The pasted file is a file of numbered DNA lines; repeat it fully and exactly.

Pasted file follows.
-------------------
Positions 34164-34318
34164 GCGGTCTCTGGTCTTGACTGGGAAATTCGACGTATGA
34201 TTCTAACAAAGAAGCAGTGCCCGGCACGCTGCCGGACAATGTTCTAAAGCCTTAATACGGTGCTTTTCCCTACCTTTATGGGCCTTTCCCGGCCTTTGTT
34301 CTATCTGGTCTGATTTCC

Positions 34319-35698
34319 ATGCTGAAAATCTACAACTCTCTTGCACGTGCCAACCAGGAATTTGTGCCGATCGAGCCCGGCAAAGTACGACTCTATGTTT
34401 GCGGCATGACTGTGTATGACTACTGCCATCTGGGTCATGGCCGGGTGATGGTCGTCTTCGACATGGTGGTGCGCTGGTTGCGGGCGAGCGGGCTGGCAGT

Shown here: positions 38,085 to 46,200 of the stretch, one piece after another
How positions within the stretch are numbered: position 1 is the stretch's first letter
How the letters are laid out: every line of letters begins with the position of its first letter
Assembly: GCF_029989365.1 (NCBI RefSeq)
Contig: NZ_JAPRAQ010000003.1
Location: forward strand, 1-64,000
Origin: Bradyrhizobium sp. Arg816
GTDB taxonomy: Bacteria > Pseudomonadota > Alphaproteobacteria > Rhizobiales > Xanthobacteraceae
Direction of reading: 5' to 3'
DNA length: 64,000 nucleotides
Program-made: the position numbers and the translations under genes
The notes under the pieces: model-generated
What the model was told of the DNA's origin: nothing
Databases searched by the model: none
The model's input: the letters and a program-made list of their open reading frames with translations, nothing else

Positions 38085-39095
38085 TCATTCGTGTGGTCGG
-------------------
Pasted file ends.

Positions 34164-34318
34164 GCGGTCTCTGGTCTTGACTGGGAAATTCGACGTATGA
34201 TTCTAACAAAGAAGCAGTGCCCGGCACGCTGCCGGACAATGTTCTAAAGCCTTAATACGGTGCTTTTCCCTACCTTTATGGGCCTTTCCCGGCCTTTGTT
34301 CTATCTGGTCTGATTTCC

Positions 34319-35698
34319 ATGCTGAAAATCTACAACTCTCTTGCACGTGCCAACCAGGAATTTGTGCCGATCGAGCCCGGCAAAGTACGACTCTATGTTT
34401 GCGGCATGACTGTGTATGACTACTGCCATCTGGGTCATGGCCGGGTGATGGTCGTCTTCGACATGGTGGTGCGCTGGTTGCGGGCGAGCGGGCTGGCAGT

Shown here: positions 38,085 to 46,200 of the stretch, one piece after another
How positions within the stretch are numbered: position 1 is the stretch's first letter
How the letters are laid out: every line of letters begins with the position of its first letter
Assembly: GCF_029989365.1 (NCBI RefSeq)
Contig: NZ_JAPRAQ010000003.1
Location: forward strand, 1-64,000
Origin: Bradyrhizobium sp. Arg816
GTDB taxonomy: Bacteria > Pseudomonadota > Alphaproteobacteria > Rhizobiales > Xanthobacteraceae
Direction of reading: 5' to 3'
DNA length: 64,000 nucleotides
Program-made: the position numbers and the translations under genes
The notes under the pieces: model-generated
What the model was told of the DNA's origin: nothing
Databases searched by the model: none
The model's input: the letters and a program-made list of their open reading frames with translations, nothing else

Positions 38085-39095
38085 TCATTCGTGTGGTCGG